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The first time Barlow carried one of his children in a Snugli, a pouchlike carrier for babies, he had a spiritual appreciation for the "physicalness of that little life of which I was the father as much as for the sexual consummation that made the creature in the first place."
"In Mormonism, fatherhood is particularly sacred," he says, "part of the relational nature of salvation and exaltation."
So what happens when human fathers prove difficult or unloving?
"If people have a poor image of a father in terms of their own human experience, this can handicap, in a psychological way, their relationship with God spiritually," says Bircumshaw, the vicar general. "They can take that into their relationship, which can be very damaging."
Tresa Edmunds, a Mormon writer and feminist in Modesto, Calif., says she has talked with women through the years whose concept of a Heavenly Father is tainted by a neglectful or abusive father.
"It colors their whole experience with the divine," Edmunds says. "If your father sexually abuses you and twists the divine role of creation and sexuality, that’s how you approach Heavenly Father. It can damage your relationship with the church."
Some LDS women in this situation can no longer pray to Heavenly Father, she says. They turn, instead, toward Mother God.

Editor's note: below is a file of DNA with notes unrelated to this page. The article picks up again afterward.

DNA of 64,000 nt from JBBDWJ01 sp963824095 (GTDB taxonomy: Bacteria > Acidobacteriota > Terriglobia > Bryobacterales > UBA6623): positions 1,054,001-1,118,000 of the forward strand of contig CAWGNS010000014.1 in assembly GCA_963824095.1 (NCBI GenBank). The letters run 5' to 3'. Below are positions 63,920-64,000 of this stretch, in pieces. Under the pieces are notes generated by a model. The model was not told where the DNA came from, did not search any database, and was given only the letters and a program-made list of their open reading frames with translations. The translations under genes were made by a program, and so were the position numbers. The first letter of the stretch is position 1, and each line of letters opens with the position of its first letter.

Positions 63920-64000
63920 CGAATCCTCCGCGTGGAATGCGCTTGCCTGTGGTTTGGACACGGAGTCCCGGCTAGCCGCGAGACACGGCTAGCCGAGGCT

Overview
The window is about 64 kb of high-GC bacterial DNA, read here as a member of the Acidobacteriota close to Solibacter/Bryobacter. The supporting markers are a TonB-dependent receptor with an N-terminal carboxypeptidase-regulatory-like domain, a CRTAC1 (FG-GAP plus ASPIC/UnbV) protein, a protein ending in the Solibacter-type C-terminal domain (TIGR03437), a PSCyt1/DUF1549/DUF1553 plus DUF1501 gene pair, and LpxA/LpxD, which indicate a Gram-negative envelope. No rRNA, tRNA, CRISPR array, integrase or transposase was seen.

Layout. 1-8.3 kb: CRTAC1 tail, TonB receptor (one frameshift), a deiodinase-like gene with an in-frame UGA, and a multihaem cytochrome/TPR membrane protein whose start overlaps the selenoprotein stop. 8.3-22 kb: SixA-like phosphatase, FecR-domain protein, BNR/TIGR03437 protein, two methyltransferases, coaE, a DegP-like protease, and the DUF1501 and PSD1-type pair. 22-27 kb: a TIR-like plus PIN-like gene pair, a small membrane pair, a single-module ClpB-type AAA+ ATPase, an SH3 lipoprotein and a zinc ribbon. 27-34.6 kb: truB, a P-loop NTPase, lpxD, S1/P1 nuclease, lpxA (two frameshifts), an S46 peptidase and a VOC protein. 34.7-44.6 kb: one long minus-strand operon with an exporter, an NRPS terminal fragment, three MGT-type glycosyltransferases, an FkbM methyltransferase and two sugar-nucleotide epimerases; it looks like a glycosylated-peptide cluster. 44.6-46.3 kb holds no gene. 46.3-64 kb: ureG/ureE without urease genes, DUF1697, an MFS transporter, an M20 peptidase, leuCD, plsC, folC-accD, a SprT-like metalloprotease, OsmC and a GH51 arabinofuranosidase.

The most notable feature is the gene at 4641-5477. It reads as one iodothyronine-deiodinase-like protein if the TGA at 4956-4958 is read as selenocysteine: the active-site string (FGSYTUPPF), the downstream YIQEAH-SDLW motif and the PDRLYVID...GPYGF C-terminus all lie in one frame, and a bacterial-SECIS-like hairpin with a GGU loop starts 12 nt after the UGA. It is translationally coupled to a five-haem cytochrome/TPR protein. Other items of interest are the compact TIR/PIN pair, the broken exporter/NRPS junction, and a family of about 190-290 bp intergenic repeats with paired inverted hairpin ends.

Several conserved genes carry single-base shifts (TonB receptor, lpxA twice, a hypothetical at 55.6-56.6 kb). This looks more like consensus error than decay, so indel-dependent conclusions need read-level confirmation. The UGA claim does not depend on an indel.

A divine feminine » If you study the ancient Jewish Kabbalistic scriptures, Zippel says, it is apparent that God has masculine and feminine traits.
The term "Father in Heaven" may be a practical simplification, he says, but God is more like a "Parent in Heaven."
One of the fundamental teachings in Jewish mysticism, Zippel says, is the essential nature of creation, which requires male and female participants.
Mormons, in their literalism, see Heavenly Mother as an essential partner with God the Father, but speak about her rarely and only in vague, reverential tones.
Still, Barlow says, it stands as a compelling doctrine.
"We are made in the image of God, meaning both male and female, and sexual union," he says. "It is not just metaphorical, but an important, literal truth."
Catholics also see God as father and mother.
"The essence of God is love," Bircumshaw says. "You could easily speak of God as mother because we are speaking of the source of life and love. We cannot speak of father in human terms without thinking of the opposite, mother."
It is not about gender, he reiterates, it’s about relationship.
Even earthly fathers — and mothers — can grasp that.
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